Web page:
Margaret Weis and Tracy Hickman -- Tuesday, Feb. 24 at 6 p.m. in the Abbey Room.Bones of the Dragon is the first book in the Dragonships of Vindras series—and an introduction to a new world, a new cast of heroes and heroines, and a new adventure by the creators of no less than five New York Times bestselling epic fantasy series. With Bones of the Dragon, these two storytelling masters have conjured a rich new world of Viking-like warriors who sail the seas in ships powered by dragons in search of untold treasure. When strife and chaos threatens their world, however, they are duty-bound to follow their gods on a fantastic quest that will not only determine the fate of mortals—but the fate of the gods as well. For more information, click here.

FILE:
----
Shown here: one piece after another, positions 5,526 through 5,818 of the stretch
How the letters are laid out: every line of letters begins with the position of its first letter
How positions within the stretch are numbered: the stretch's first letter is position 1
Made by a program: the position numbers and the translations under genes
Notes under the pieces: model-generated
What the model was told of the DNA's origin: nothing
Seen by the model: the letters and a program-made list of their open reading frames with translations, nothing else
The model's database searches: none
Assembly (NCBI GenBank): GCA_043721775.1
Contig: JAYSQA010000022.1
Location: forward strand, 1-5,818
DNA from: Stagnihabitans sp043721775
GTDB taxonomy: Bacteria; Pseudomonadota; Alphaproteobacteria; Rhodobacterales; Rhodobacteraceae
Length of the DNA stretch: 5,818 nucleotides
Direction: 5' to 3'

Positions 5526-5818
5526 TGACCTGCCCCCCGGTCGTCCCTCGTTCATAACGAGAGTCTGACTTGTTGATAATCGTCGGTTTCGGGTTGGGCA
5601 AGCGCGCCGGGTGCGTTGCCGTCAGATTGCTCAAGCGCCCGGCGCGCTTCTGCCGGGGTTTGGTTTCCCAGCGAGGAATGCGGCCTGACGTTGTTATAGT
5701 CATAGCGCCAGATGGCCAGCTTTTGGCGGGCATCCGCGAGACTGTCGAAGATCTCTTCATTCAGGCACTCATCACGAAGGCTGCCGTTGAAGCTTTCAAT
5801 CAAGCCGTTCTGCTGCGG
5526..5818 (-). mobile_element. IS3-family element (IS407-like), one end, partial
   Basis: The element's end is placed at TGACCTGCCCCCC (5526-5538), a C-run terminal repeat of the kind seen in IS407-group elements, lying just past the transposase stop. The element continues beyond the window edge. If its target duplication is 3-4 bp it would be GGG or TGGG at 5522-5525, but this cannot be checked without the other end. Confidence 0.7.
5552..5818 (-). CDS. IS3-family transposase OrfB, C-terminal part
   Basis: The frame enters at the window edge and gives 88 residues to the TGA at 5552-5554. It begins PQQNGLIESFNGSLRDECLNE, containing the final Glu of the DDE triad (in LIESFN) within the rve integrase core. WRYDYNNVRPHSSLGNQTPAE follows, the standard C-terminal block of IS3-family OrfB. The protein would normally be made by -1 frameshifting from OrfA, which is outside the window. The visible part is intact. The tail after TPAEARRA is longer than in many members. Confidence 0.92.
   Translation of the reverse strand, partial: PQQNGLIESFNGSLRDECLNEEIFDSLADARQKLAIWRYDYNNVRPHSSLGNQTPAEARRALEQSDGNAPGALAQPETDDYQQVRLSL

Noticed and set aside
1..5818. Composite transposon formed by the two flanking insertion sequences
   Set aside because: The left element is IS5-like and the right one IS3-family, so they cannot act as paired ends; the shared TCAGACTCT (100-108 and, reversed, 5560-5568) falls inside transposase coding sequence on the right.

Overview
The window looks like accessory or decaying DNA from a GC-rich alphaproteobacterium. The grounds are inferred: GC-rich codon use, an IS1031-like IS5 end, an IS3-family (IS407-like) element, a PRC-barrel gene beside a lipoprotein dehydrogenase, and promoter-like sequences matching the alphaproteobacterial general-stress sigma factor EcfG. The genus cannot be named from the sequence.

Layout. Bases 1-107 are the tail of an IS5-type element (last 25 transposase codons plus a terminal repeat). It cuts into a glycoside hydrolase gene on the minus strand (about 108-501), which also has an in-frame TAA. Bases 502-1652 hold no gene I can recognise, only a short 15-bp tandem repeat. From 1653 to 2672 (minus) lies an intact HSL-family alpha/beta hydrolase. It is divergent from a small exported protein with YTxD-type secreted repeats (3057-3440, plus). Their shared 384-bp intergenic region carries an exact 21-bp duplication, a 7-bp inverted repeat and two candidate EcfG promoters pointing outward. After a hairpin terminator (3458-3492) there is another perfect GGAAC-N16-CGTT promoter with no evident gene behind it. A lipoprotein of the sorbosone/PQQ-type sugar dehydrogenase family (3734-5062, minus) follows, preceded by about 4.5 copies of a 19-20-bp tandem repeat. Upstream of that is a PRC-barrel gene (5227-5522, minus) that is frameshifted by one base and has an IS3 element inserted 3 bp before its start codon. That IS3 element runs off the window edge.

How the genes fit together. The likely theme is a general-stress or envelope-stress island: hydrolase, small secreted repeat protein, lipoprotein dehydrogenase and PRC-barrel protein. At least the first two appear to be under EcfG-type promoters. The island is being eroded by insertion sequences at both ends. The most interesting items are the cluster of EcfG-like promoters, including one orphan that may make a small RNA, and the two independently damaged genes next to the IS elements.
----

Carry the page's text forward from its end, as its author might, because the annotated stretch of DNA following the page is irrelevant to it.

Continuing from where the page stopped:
Mysterious Massachusetts -- Thursday, Feb. 26 at 6 p.m. in the Orientation Room. Local authors Jedediah Berry and Hallie Ephron will discuss their debut novels and what it’s like to write a mystery. Jedediah Berry has an MFA from the University of Massachusetts at Amherst and has been published in The Best New American Voices 2008, as well as in literary magazines and online fiction sites. In The Manual of Detection, his tightly plotted debut novel, an unlikely detective, armed only with an umbrella and a singular handbook, must untangle a string of crimes committed in and through people’s dreams. Hallie Ephron is an award-winning book reviewer for the Boston Globe where her On Crime column of crime fiction book reviews appears the last Sunday of each month in the Ideas section. Hallie combined writing talent with a love of teaching in Writing and Selling Your Mystery Novel: How to Knock 'Em Dead with Style. Her debut novel is a gripping psychological suspense novel, Never Tell a Lie. For more information, click here.